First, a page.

Thirdly, and most importantly, if you hover your mouse over the link they supplied, you can see clearly the real URL hidden in the link, which is very obviously nothing to do with the bank. In fact in these two examples, it is clear that they are coming from the same source, even though they are different emails received on different days.

And finally, the language used is fairly obviously not 'bank speak'.

Notice the little '?' where an image should be? That's because we have our Mail client set up to not automatically download images (to prevent malicious images being downloaded): In Apple Mail, Go to Mail, Preferences, Viewing tab and uncheck 'Display Remote Images in HTML Message'

If you want to view an image in an email from a trusted source, you can always click the 'Load Images' button in the mail preview pane.



Posted on April 16, 2010 .


If you haven't come across Dropbox yet, you really must take a look.

It's completely free, and allows you to backup up to 2GB of data. You can pay for more, but 2GB is a great amount for small files you'd like to keep offline. It's secure, and best of all, allows you to synchronise files between computers.

Posted on April 13, 2010 .

Half of you are still responding to spam emails

Even with all the publicity around spam, around half of all email recipients are still responding in some form to socially engineered mail messages, according to a survey released this week by the nonprofit Messaging Anti-Abuse Working Group.

A response was counted as opening the spam, clicking on a link within it or opening an attachment within the spam.

This is a worrying statistic. If you come to this site, hopefully you'll know not to even open the message in the first place, let alone, heaven forbid, opening an attachment, which will almost certainly lead to your machine contracting a virus, trojan or other exploit.

Apparently half of those who responded, did so on purpose, meaning that there is still a market for enhancing male genitalia.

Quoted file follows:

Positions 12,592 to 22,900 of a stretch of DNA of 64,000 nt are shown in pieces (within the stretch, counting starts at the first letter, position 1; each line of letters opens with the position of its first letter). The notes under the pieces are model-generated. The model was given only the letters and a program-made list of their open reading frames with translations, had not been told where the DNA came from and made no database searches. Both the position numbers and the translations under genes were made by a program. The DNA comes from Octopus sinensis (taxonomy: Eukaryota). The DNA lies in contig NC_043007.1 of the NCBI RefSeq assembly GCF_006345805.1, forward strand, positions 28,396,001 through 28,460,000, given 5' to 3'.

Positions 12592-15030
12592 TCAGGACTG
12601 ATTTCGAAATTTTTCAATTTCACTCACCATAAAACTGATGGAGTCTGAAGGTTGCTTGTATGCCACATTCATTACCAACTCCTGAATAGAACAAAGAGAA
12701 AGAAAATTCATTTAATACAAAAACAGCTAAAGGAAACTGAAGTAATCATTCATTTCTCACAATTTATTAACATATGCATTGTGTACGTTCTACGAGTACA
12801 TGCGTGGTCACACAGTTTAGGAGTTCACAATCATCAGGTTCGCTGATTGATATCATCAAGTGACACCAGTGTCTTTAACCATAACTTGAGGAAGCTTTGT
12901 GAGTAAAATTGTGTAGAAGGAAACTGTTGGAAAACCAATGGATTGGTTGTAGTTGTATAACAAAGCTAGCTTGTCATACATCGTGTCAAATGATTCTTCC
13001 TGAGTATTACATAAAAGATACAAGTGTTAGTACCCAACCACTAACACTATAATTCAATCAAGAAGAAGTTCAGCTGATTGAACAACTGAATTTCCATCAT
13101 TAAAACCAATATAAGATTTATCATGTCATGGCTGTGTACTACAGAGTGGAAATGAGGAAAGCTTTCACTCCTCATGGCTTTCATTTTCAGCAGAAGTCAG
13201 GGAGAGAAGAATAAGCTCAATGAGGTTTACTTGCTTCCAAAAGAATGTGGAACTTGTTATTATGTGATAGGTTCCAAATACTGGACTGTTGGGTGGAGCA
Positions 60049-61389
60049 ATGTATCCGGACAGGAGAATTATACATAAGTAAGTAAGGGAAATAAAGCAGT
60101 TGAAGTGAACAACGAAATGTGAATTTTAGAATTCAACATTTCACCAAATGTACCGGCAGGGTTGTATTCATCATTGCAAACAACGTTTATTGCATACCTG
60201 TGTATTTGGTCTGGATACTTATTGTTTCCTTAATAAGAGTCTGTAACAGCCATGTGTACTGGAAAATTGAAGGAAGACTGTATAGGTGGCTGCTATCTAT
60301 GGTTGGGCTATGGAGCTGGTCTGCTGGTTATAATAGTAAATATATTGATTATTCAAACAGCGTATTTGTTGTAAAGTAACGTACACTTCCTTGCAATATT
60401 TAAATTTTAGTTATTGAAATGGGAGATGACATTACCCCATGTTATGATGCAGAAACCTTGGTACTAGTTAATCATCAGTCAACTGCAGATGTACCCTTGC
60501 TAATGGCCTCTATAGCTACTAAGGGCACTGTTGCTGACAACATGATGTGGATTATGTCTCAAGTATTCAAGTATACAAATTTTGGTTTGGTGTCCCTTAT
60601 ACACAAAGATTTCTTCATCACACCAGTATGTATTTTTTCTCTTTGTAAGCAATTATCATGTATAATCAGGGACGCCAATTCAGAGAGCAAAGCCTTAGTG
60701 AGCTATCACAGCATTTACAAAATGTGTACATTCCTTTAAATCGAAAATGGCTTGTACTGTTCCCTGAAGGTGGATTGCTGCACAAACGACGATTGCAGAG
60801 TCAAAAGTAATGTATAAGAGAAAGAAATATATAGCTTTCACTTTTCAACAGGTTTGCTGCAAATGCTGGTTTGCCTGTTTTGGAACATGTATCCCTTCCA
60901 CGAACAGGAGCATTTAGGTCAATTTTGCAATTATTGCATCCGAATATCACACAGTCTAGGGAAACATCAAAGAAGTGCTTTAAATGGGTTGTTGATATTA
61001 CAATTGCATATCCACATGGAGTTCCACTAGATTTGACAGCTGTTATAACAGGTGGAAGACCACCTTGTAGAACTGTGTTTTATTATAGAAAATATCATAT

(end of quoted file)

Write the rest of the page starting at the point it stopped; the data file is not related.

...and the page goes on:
Posted on April 10, 2010 .


Here's a great little site for checking the security issues for mobile and internet enabled apps.

This is what they say about themselves:

"The goal of the WhatApp project is to establish an online resource where experts and other users can assess, discuss, and rate the privacy and security of mobile and Internet-enabled applications. Now in Beta, the website combines traditional consumer reporting and review tools with wikis and news feeds to allow users to make informed choices about the applications they download.

We want WhatApp to be a useful tool for both savvy Internet experts and novices to pool resources and share insights about the privacy features of a wide variety of applications, including Facebook and iPhone Apps, office suites, online maps, toolbars, and media players. The project’s aim is to fill the current market gap between consumer demand for privacy friendly applications and anti-privacy practices employed by the developers and thereby to foster better privacy practices Net-wide."

Go have a look:


Posted on April 10, 2010 .

And another scam email that is even more unbelievable

This is too good not to share. Have a read of this beauty:


From The Desk of Reverend James Michael,
Director Inter-Switch Unit.
Direct Tel: +2347092623554.


Based on our investigation of your payment, we want to find out if you're still alive or did you assign any (Grace Jackson) to receive your fund, reply to us with:

Your Full Names:
Your Home Address 
Your Cell Phone
Your Occupation:
Your Age/Sex:

This is because US$7.1 Million has been approved, so provide the above information unfailingly today or your fund will be released to Mrs. Grace

Reverend James Michael, 
Direct Tel: +2347092623554
Chairman, Investigation and Debt Settlement Committee 


 Please do NOT ring the above number. This is a real scam.

Posted on April 8, 2010 .

Hard to believe these emails are still around

We received this today, and I thought it would be worth posting online for all to see.

I'm sure we've all had them, but it's hard to imagine that anybody could ever be taken in by this.


Hello Dearest, 

I know this might come to you as a surprise, but please do accept it in good faith and treat as a matter of urgency with utmost confidentiality.